After you prepare the active directory and determine the hardware resources, you can start deploying Exchange 2010. The first role you have to deploy is the Client Access role. Before you can run the Exchange server’s setup routine, you must install the following software: .NET Framework 3.5 SP1, PowerShell 2.0, WinRM 2.0, and IIS 7.0.
You also have to install a few server roles and features. You can do this via the Server Manager interface, or you can use this PowerShell command:
You must also set the .NET TCP Port Sharing Service to automatic. Just copy and paste this command to the PowerShell command line:
Set-Service NetTcpPortSharing -StartupType Automatic
Now that the prerequisites are installed, you are ready to run the Exchange 2010 setup. It is easier to use the GUI for this installation step. When you insert the installation media, the setup wizard should launch automatically; if not, manually launch setup.exe on the installation media.
When the wizard starts, you’ll see five steps listed under the heading Install. The first and second ones are grayed out because, assuming you followed this guide, you have already completed these steps. To complete Step 3, you have to choose the languages you want to install. If you don’t have any exotic language requirements it is sufficient to use only the languages delivered with the DVD.
The installation routine starts when you click on the next step. After the introduction screen, you have to accept the License Agreement. If desired, you can also disable the sending of error reports to Microsoft. On the next page you have the option to make a typical or custom Exchange installation; choose “custom” here.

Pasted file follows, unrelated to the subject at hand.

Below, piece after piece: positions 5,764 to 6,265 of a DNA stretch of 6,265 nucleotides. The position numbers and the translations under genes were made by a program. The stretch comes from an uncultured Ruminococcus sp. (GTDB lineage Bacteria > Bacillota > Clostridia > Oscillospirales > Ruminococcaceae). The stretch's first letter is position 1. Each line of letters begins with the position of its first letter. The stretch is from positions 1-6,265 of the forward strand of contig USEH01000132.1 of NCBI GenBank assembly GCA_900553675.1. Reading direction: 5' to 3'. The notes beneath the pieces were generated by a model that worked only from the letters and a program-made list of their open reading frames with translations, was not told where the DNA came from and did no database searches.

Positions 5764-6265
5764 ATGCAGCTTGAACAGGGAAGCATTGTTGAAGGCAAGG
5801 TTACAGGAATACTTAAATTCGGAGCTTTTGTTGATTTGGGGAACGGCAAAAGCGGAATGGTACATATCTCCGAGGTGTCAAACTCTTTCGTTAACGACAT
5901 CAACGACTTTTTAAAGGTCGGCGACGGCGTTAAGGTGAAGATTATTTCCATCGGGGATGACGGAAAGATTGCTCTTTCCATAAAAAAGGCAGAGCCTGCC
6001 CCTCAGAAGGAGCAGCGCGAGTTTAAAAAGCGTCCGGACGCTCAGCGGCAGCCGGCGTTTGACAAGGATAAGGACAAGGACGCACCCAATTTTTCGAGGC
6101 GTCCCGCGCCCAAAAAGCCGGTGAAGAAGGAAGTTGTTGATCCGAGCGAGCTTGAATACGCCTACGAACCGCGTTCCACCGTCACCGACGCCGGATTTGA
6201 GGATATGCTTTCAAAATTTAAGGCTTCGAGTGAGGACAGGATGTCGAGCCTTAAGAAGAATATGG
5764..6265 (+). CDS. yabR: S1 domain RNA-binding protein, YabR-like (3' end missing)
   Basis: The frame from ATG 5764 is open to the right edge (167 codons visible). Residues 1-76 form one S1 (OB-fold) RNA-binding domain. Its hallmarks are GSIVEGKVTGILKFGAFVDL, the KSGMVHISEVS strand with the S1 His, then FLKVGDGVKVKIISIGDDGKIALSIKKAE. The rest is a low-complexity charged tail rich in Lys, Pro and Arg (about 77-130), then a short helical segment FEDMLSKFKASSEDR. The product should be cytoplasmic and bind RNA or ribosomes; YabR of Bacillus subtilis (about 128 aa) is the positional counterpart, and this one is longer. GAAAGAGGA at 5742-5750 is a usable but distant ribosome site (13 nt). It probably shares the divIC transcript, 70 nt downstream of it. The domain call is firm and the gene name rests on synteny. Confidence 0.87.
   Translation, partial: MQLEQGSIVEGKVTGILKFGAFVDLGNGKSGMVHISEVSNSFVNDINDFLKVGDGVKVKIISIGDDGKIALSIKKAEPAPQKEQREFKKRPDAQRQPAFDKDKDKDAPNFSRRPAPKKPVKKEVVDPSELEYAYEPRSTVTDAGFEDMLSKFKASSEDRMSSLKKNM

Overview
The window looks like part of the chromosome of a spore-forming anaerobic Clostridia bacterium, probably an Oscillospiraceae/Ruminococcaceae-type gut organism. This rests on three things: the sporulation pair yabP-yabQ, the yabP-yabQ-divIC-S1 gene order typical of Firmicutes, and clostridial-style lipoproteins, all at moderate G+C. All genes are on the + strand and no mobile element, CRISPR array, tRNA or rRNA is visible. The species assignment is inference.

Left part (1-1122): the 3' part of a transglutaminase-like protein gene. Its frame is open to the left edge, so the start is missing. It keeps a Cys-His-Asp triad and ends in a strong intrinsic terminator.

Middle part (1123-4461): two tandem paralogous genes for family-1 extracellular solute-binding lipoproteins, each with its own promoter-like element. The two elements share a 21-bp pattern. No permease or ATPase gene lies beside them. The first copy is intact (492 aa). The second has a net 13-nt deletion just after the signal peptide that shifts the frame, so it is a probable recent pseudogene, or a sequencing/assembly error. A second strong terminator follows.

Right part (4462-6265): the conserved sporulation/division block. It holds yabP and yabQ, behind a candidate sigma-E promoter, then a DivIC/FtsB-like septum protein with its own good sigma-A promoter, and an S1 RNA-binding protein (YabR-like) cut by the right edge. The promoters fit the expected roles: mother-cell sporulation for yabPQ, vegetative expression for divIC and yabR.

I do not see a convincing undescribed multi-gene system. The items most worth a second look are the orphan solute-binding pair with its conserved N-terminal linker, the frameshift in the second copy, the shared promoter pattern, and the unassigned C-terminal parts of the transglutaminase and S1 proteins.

Now it gets interesting because you can select which Server Roles you want to install. At first you only need the Client Access Role, so check the appropriate box. You’ll see that the Management Tools are selected automatically. The Edge Server Role is grayed out because this role can’t coexist with any other Server Role.
When you click the Next button, you will be asked if the Client Access server is Internet facing. If you want to use Outlook Web Access, Outlook Anywhere, or ActiveSync outside of your company’s network, you will have to make the Client Access server Internet facing. You will also have to provide a namespace (for example, mail.contoso.com) under which your users can access Exchange 2010 from the Internet. If the namespace you plan to use for Exchange 2010 is already taken by your previous Exchange server, you will have to change the namespace of the legacy Exchange server later. Entering your productive namespace will also make some Exchange services, such as ActiveSync, unavailable for your users until you fix some things. I will talk about that in another post, so if you want to use your existing namespace it is a good idea to read the post before you continue.
After you enter the domain name, click Next. The installation routine automatically starts the Readiness Checks. As long as you followed this post you should not run into any problems. However, if any errors occur, the setup wizard gives a helpful description of the problem and its solution. After every check completes successfully, proceed to the next page. The setup wizard begins copying the files to the hard disk and configuring the Exchange 2010 environment. After a few minutes, the installation of the Client Access Role is completed.